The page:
Late last week I received a rather curious e-mail. It read;
WORLD RENOWNED SCIENTISTS REVEAL A REVOLUTIONARY SCIENTIFIC FIND THAT WILL CHANGE EVERYTHING
Ground-Breaking Global Announcement
What: An international press conference to unveil a major historic scientific find. After two years of research a team of world-renowned scientists will announce their findings, which address a long-standing scientific puzzle.
The find is lauded as the most significant scientific discovery of recent times. History brings this momentous find to America and will follow with the premiere of a major television special on Monday, May 25 at 9 pm ET/PT chronicling the discovery and investigation.
Who: Mayor Michael Bloomberg; International team of scientists who researched the find; Abbe Raven, President and CEO, A&E Television Networks; Nancy Dubuc, Executive Vice President and General Manager, History; Ellen Futter, President, American Museum of Natural History
“The most significant scientific discovery of recent times”, eh? What could it be? Life on Mars? Time-travel? Teleportation? The Higgs Boson? A diet cola that doesn’t taste absolutely awful? Well, no. It’s all about a little primate from Germany.
Last week periodicals like the Wall Street Journal and the Mail Online heralded the discovery of a 47-million-year old adapid primate from the famous Messel deposits in Germany. These deposits are well-known for containing exceptionally well-preserved mammals, and this particular lemur-like primate fossil contains soft tissue impressions and gut contents.
An exceptionally preserved fossil primate is pretty exciting, but that’s not why the publicist for tomorrow’s AMNH event wrote one of the most overblown press releases I have ever seen. No, the paper, which will be released in PLoS One tomorrow, claims that this particular primate is of vital importance to the origin of anthropoid primates (or monkeys and apes, with our species being included in the latter category). As might be expected during this significant year, it is going to be called Darwinius masillae and you can get a “sneak peek” at it here. According to the authors of the paper Darwinius supports the hypothesis that anthropoid primates evolved from lemur-like animals.
I have yet to see the paper, but I am skeptical of this conclusion. First, one of the main authors of the paper is Philip Gingerich, who has been maintaining the evolution of anthropoid primates from adapids for years despite evidence to the contrary. (See Chris Beard’s The Hunt for the Dawn Monkey for a good review.) This is directly related to the second problem, which is that adapids were strepsirrhine (popularly called “wet-nosed”) primates more closely related to modern-day lemurs, lorises, and bush babies. Instead anthropoids and the stock from which they arose are haplorrhines (“dry-nosed” primates), with tarsiers and an extinct group of tarsier-like primates called omomyids being much closer to them than the adapids.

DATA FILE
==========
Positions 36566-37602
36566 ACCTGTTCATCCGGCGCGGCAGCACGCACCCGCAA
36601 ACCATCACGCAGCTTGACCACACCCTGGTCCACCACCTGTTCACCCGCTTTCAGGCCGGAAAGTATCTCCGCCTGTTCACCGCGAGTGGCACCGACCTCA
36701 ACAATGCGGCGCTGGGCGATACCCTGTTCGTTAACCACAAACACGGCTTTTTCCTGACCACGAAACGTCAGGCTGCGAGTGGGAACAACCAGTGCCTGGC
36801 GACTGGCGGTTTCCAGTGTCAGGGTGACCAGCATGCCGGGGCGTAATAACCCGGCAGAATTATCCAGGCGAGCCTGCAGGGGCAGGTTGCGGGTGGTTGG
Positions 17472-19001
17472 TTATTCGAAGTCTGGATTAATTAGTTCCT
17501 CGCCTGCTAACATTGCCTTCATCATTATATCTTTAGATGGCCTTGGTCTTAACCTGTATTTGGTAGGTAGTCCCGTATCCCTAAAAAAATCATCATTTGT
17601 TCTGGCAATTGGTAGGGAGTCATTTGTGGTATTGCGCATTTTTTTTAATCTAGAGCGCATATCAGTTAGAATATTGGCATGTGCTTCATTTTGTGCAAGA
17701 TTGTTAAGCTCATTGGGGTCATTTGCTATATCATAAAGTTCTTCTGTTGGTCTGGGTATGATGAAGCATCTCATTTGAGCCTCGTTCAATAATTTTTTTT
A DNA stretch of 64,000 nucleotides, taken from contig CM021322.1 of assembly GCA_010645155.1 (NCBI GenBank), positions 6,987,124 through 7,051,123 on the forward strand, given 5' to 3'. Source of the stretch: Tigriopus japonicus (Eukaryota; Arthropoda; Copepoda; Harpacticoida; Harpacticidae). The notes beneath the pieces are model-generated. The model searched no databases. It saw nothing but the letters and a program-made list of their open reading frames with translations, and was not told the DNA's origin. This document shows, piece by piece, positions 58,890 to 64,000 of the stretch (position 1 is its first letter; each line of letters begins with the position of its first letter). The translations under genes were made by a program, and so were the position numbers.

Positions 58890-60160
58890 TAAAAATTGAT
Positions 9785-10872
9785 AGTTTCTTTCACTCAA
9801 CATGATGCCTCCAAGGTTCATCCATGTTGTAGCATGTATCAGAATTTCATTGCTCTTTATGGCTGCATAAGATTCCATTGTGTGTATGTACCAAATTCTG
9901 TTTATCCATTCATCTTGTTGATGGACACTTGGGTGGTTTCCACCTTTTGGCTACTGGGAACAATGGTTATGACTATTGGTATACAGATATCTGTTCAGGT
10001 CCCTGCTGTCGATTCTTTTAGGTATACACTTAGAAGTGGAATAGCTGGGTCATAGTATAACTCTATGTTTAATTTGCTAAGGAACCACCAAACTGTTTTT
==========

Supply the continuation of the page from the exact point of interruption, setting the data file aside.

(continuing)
According to preliminary reports Gingerich et al. link Darwinius to anthropoids by saying that it lacks a tooth comb and a toilet claw, two characteristics of strepsirrhine primates. As the author of A Primate of Modern Aspect writes, though, the lack of these two features does not automatically make Darwinius a transitional form from adapids to early anthropoids. It could be, and may be more likely to be, a unique part of the adapid family tree, and I will be very interested to see if the new paper contains a cladistic analysis. (I was a bit disappointed that Gingerich’s last major descriptive paper on the early whale Maiacetus did not contain a cladogram).
I have the feeling that this fossil, while spectacular, is being oversold. This raises an important question about the way scientific discoveries, particularly fossil finds, are being popularized. Darwinius is just the latest is a string of significant fossils to be hyped in the media before being scientifically described (or at least before that information is released to the public). Other recent examples include “Dakota” the Edmontosaurus, the pliosaur “Predator X“, and “Lyuba” the baby mammoth. I am glad that these finds are stirring excitement, but I am a bit put off by the way they are presented.
Companies like National Geographic and the History Channel are taking a larger role in how these discoveries are being presented. Each of the fossils I mentioned above have had books, feature articles, documentaries, or some combination thereof produced about them before any scientific description of them has been published. These promotional materials make grand claims but are vague on details, which are reserved for later academic publications. This can potentially create problems for effective science communication.
Consider, for example, the grand claims made about finds like Darwinius. It is being heavily promoted but scientists have not yet had a chance to see the fossil or read the paper describing it. When they get a call from a journalist or are asked their opinion on it, then, it can be difficult to discuss the find because they do not know the details. This can be harmful as it can not only lead to the spread of overblown assertions but it can also make us look foolish if these finds do not turn out to be all they were cracked up to be. This could especially be the case with Darwinius. Though heralded in documentaries and in the news as one of our direct ancestors, it is probably a very interesting lemur-like primate on a different evolutionary branch. I can only imagine the field day creationists are going to have if this is the case, and I am frustrated by the way mass media outlets manage to bungle genuinely interesting scientific discoveries.